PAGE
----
2016 Preservation at its Best, Small Commercial: State Theatre
The State Theatre—originally called the New Graham—opened in 1893. The theatre holds the Guinness World Record as the oldest continuously operating cinema theatre, having been in operation since May 14, 1897.
The rehabilitation included removal of the blonde street level brick and exposing the original arcade storefront. Existing stain glass windows were found buried in the wall above the theatre’s entry doors. Much of the original stained glass was intact and gave cues to original colors of glazing and trim paint.
The preservation of State Theatre is a celebration of structure and rural community. The theatre is part of the Washington Downtown Historic District and acts as a time capsule for architecture, entertainment and technology. While it continues to play first-run movies, the theatre itself is scheduled to be the subject of an upcoming documentary.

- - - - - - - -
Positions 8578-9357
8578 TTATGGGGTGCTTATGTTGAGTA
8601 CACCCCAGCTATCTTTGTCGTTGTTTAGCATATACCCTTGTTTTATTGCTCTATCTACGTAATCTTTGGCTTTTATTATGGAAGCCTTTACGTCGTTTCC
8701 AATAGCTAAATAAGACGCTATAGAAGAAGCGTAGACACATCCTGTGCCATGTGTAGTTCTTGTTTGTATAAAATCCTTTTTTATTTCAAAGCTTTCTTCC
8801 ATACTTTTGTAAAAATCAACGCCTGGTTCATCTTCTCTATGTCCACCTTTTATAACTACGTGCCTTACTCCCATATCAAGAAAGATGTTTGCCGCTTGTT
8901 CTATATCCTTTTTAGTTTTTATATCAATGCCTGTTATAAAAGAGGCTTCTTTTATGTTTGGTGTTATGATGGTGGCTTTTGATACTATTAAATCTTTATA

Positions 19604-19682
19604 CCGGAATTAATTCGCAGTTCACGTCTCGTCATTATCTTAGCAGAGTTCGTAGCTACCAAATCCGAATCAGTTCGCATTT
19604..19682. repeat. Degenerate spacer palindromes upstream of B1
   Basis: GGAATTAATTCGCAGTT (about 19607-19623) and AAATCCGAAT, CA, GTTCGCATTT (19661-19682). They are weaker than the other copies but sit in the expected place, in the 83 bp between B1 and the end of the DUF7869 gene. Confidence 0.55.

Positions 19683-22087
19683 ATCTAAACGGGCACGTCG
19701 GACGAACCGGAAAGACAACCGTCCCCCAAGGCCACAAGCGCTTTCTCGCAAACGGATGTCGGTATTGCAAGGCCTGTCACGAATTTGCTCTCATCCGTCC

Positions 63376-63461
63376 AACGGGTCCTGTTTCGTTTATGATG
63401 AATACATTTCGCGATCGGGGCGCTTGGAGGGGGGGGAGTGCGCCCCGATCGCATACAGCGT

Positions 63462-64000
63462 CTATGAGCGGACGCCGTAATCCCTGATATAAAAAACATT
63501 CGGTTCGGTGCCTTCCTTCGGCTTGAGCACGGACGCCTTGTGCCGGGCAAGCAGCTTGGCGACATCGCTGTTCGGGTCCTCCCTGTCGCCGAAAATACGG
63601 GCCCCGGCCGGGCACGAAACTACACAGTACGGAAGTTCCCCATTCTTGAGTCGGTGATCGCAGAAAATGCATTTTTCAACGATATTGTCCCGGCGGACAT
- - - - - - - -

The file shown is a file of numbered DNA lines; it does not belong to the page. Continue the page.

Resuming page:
As preservationists, we are always looking to the secretary standards of the interior standards for rehabilitation. Those guidelines clearly state that a property shall be used for its historic purpose or be placed in a new use that requires minimal change.
Theaters are particularly difficult to sensitively repurpose, so the judging panel was thrilled to see reinvestment in Washington’s State Theater—preserving the hometown theater for future generations and rehabilitating this community gathering place to it’s former glory.
Preservation Iowa’s two most visible programs are Iowa’s Most Endangered and Preservation at Its Best. These two programs work well together because being listed as Most Endangered often times leads to awareness, a preservation effort, and a high-quality, award winning project.
The full list of Preservation Iowa’s 2016 Preservation at its Best award winners includes: